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      This is pretty awesome and I found myself thinking that Java has gotten a lot nicer since I last used it. Then I saw this identifier: Executors::newVirtualThreadPerTaskExecutor. It took the whole width of my phone. Glad to know Java didn’t lose itself while pursuing new concurrency models!

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        It’s a pretty good and descriptive name, though? It’s not exactly AbstractVirtualThreadFactoryBeanExecutorFactory

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          Yeah, just a bit shocking that it took up the width of my screen.

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        Over time, I am finding myself to prefer longer descriptive names. This works well for me when touching an unknown code base, or working simultaneously with multiple programming languages.

        Avoiding language-specific syntax shortcuts, and code-base specific short-cuts in names – helps, in my view

        As language and its standard library offers more and more patterns/constructs – I would expect this kind of long-nameness increase (and I hope do not go in the way of the pre-computer mathematical symbolism in math paper, that make them impenetrable for non-specialist reading).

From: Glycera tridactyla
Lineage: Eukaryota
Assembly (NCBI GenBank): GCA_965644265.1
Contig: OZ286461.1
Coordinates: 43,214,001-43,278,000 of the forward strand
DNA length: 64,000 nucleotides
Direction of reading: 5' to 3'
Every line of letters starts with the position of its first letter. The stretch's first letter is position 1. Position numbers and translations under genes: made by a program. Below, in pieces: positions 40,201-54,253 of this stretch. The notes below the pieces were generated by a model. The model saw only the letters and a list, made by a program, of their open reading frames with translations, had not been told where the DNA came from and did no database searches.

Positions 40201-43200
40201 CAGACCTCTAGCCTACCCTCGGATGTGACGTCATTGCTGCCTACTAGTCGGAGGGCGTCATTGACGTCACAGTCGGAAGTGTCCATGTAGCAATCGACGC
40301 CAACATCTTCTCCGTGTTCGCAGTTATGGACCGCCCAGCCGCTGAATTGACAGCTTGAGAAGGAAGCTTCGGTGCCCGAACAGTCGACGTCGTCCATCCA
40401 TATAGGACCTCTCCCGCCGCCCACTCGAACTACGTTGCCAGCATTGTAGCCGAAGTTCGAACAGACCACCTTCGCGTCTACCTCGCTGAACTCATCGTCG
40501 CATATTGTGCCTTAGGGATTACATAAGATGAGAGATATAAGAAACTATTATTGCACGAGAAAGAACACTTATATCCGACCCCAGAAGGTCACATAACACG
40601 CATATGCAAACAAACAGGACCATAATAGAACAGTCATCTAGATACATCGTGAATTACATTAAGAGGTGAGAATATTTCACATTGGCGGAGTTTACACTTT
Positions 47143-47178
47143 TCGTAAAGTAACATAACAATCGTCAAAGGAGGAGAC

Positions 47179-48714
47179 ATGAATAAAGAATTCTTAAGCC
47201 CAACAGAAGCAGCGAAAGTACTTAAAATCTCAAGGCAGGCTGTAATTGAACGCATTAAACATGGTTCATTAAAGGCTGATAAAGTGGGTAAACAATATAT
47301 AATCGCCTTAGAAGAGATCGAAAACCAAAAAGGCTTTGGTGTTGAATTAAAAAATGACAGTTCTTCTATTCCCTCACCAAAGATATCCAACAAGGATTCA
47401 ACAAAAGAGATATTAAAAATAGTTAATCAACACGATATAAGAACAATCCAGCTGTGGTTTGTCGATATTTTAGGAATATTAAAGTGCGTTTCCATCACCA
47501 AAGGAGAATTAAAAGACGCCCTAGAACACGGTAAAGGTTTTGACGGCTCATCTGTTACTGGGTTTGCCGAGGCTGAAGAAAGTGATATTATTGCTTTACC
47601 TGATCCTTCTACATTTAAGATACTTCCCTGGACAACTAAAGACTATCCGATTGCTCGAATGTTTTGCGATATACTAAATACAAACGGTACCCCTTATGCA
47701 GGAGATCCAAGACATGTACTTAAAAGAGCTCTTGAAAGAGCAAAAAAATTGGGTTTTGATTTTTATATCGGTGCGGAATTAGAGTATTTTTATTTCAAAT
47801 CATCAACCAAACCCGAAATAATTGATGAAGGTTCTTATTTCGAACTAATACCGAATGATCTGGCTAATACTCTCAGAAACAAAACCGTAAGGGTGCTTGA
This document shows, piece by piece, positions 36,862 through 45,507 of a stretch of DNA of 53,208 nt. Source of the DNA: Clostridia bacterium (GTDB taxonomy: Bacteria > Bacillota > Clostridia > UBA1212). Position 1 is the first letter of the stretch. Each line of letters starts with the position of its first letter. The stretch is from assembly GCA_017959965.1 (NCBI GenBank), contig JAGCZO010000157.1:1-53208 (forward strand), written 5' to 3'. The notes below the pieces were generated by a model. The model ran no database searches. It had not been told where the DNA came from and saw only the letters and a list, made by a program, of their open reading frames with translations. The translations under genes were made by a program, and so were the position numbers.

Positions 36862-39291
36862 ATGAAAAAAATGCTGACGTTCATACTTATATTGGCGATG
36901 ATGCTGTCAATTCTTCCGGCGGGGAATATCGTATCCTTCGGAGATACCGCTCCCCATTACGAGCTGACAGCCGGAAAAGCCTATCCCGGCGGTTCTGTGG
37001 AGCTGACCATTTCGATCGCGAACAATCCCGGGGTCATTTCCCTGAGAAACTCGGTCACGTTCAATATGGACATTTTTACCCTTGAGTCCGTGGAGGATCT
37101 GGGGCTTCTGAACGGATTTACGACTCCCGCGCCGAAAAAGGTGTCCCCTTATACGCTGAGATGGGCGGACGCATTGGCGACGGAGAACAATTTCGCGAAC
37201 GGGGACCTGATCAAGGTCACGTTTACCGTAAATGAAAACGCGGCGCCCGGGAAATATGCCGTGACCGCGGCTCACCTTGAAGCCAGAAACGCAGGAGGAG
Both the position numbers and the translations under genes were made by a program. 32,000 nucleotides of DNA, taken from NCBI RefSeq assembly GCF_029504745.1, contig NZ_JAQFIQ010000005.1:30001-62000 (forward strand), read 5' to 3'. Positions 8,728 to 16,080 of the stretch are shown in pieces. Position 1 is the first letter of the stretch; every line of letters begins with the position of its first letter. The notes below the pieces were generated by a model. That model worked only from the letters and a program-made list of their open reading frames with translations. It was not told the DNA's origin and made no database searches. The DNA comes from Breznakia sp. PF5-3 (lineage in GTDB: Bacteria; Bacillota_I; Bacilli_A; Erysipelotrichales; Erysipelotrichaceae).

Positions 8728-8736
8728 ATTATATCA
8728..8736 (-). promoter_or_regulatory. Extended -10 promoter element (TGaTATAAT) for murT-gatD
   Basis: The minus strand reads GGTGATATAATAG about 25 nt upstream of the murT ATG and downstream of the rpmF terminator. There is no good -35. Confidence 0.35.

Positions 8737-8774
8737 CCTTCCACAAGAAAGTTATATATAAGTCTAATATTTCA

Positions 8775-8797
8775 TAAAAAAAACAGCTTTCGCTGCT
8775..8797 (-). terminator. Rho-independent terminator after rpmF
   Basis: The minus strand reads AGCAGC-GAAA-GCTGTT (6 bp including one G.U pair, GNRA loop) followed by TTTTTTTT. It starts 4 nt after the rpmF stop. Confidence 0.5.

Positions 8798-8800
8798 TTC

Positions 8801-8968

May be there is a way to add font attributes, for example, or other visually-informative cross-language conventions (that work across all statically-typed languages).

        I am not sure that using tabs as a ‘syntax-active’ construct is such a great foray into this area, but I guess, I appreciate, Python’s (Guido’s ) forethought in this area.

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      I wonder how it differs from the programmer perspective from good old days of green threads in the JVM until 2002 or 2003 or whenever it was.

      It used to be that Java on the JVM was doing essentially the Goroutines experience before Go was a thing (by several years).

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        if I remember right, those coroutine libraries were not providing parallelism, they provided concurrency at the syntax/program level. Project Loom is essentially enables JVM (not just Java) to establish a low-level platform to develop an erlang-like ecosystem, where a given function call can be wrapped (if needed) in a lightweight thread.

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      So what exactly is the difference between original green threads and current threads? “Virtual threads bear a superficial similarity to green threads in that they are both managed by the JVM rather than the OS, but this is where the similarity ends. The green threads of the 90s still had large, monolithic stacks.” is not very explanatory. What is a monolithic stack?

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      So cooperative multitasking? Does it have some dispatch group equivalent?